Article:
I was talking to a fellow gardener the other day who lives in Vermont, and the subject turned from gardening to weather, as it often does when gardeners chat. She said the morning low in her neck of the woods that day was in the 50s, and the "high" was forecasted to be 70 degrees or so. I nearly dropped the phone! I explained to her that the morning low at my place was 89, and by midday the thermometer would hit at least 103. Add to that the humidity, and the heat index would hover around 110. That makes gardening not only difficult, but downright dangerous. Especially at my age!
My friend admitted that she honestly couldn't begin to fathom what it must be like to garden in such extreme heat (yeah, you're telling me). I was about to say I couldn't imagine her situation either, until I realized that the temperature range she was experiencing is typical here -- in early Spring!
Having traveled from coast to coast, I've experienced the challenges faced by gardeners across the country. In places like Florida and Texas, I've used a pickaxe to plant trees in "soil" so hard it's hard to imagine how the trees survive. I've dodged rattlesnakes while harvesting peppers in Arizona. I've struggled to breathe while sowing seeds high in the Colorado Rockies.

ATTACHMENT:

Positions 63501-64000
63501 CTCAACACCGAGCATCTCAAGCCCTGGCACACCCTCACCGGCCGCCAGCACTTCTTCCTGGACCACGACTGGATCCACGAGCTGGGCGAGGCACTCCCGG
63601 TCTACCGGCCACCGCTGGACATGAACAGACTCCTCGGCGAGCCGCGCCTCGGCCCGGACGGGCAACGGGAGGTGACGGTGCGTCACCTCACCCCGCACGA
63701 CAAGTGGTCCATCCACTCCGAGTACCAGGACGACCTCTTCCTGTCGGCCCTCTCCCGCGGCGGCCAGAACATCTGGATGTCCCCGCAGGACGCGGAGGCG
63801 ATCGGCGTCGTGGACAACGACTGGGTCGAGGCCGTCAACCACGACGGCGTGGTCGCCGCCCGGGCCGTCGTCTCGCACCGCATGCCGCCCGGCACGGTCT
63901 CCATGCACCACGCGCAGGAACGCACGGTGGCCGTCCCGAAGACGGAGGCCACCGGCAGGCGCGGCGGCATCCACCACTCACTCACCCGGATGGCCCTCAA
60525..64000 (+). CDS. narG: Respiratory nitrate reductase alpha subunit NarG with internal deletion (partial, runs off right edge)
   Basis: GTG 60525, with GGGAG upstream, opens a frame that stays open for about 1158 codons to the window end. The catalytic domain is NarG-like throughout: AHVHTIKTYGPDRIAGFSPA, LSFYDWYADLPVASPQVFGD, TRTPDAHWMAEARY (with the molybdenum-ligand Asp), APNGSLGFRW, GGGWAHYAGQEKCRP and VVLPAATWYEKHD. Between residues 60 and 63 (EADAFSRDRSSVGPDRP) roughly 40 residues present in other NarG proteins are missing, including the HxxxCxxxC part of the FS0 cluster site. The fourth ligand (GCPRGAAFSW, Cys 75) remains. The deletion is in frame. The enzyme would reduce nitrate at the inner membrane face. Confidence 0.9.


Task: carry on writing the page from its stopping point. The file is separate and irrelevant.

In each of those places, plus many more, I've listened to gardeners tell me how their own situation is unique. And while they may be right, their tone suggests that gardeners elsewhere don't face challenges, and that's wrong. We all face challenges -- from weather, from pests and diseases, from less-than-ideal soils, etc. And yet we as gardeners always seem to find a way to overcome those challenges, and create beautiful gardens in spite of them. We are a diverse and determined bunch, and those traits define us not merely as gardeners but as human beings.
So the next time you start to complain about your heavy clay soil or your infestation of cucumber beetles or your aching back for that matter, remember that gardeners elsewhere are facing challenges of their own.
And while you're at it, think of me, too. It's 107 degrees right now, and I've got weeding to do.